The Army Aviation Corps today holds the largest number of helicopters amongst the three services, the majority being of the light observation class (Cheetah and Chetak). Their vintage and non-availability of spares is making their maintainability a nightmare—a fact acknowledged both by the HAL and the military. The latest Cheetah accident in Nagaland on February 2 this year has once again put the spotlight on safe operations capability of now ageing and obsolete Cheetah/Chetak fleet. This has followed in close proximity of the fatal Cheetah helicopter accident that occurred late last year at the Bareily Army Aviation Base, killing three officers. In the accident of February 2 the helicopter crashed immediately after take-off with the possible cause being engine failure. It is to the credit of the two pilots in handling this critical emergency, that the Corps Commander and three other officers (including the two pilots) survived the crash with minor injuries. These frequent occurrences of mishaps have an uncanny resemblance to what is happening with the MiG-21 fleet in the Airforce. The cancellation of the most important and critical project for acquisition of 197 reconnaissance and surveillance helicopters (RSH) has left the services bereft of a suitable helicopter to replace the ageing Cheetah/Chetak fleet and will no doubt affect the overall operational capability of the Army, especially in high-altitude areas where the Cheetah helicopter is the lifeline of troops deployed on those icy heights. This unnecessary cautious approach to cancel the project was taken despite the fact that an oversight committee appointed by the MoD during the previous Government had cleared the trial process of any irregularity. It is also pertinent to note that the trials for replacement helicopters were conducted by a joint team of specialists and professionals from both Army and Air Force and hence no single entity could have influenced the outcome.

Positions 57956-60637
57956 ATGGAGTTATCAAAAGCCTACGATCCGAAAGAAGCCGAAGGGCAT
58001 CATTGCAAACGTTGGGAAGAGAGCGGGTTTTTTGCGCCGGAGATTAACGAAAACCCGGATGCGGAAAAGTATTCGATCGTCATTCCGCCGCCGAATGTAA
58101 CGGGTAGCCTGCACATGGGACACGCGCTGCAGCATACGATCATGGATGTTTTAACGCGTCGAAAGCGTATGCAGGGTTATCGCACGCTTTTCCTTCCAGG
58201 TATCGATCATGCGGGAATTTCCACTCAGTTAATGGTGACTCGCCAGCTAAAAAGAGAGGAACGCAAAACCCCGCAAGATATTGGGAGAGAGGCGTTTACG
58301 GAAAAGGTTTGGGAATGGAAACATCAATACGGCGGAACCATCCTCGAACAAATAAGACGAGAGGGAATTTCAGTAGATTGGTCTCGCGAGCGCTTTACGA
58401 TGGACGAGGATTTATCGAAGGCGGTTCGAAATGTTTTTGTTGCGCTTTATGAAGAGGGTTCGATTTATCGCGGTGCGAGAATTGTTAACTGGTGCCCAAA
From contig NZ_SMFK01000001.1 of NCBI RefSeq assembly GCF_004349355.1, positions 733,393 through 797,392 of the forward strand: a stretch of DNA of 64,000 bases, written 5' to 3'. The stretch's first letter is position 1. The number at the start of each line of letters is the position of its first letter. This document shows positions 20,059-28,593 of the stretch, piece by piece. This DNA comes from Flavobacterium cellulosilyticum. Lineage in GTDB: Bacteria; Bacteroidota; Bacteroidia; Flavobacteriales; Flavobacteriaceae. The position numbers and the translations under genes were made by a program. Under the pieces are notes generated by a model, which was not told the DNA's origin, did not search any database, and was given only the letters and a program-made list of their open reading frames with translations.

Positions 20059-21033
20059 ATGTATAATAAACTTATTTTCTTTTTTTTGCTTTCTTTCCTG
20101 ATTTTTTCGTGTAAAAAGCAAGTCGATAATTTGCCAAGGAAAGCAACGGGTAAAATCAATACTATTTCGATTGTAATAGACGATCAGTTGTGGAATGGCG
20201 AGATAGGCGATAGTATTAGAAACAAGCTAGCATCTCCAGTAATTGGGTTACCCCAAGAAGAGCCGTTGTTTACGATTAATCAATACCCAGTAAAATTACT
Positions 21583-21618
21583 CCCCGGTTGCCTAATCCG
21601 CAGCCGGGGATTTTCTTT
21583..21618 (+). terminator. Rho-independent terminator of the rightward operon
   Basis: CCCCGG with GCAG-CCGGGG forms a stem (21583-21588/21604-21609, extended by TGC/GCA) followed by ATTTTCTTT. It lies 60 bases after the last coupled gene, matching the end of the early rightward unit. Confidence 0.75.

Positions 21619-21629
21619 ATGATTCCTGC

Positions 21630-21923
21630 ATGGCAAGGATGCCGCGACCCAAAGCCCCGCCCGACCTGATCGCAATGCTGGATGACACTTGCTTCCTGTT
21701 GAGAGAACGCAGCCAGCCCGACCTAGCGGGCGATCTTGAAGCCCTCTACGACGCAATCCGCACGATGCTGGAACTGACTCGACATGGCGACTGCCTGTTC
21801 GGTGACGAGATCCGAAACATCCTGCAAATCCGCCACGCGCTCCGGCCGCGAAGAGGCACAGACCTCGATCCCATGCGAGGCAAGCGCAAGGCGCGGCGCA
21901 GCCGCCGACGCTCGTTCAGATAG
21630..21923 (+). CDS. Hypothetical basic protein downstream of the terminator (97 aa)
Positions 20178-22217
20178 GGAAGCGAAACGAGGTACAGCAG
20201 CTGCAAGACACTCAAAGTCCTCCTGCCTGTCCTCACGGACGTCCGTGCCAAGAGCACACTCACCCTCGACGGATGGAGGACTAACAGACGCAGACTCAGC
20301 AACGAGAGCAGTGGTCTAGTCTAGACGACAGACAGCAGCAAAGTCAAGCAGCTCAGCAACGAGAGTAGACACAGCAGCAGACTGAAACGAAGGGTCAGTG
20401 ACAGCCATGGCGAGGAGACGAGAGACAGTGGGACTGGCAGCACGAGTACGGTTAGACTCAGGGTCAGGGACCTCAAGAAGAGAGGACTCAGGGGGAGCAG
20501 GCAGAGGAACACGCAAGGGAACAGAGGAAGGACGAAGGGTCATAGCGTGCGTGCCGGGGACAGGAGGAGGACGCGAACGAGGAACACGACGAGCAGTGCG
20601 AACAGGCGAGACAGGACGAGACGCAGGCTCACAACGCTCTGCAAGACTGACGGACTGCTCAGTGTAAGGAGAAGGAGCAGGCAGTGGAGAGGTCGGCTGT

In the utility/lift category the induction of indigenously manufactured ALH commenced in 2002. Since then 60 helicopters have been inducted and operationalised so far—another 60-70 are planned for induction in the coming decade. The latest version of ALH fitted with the more powerful ‘Shakti’ engine, has also entered service. Another variant of the ALH is the armed version called the ‘Rudra’, which was officially handed over to the Army during the last Aero India show in February 2013— the first unit is already under raising with the army planning to induct a total of 60 helicopters for its Pivot Corps. Rudra is a typical armed helicopter with an array of weapon systems including gun, rockets, air-to-air and air-to-ground missiles, along with a modern sighting system and integrated electronic warfare self-protection suite. However, in its present configuration it has not been integrated with a suitable anti-tank guided missile (ATGM), as the air version of Nag ATGM ‘Helina’, being developed by the Defence Research and Development Organisation is not yet ready. As an interim measure, the MoD had cleared the fitment of three initial Rudra units with an ATGM ex import. Accordingly trials were carried out and completed two years back —in contention are the PARS 3 of MBDA France and SPIKE-ER of Israel. No decision has been taken on this project so far with the Rudra remaining without an ATGM – this delay is also likely to impact the light combat helicopter (LCH) project of HAL. The ATGM is the main weapon system of an armed/attack helicopter and without it the helicopter merely remains a gunship, inhibiting the exploitation of its full potential.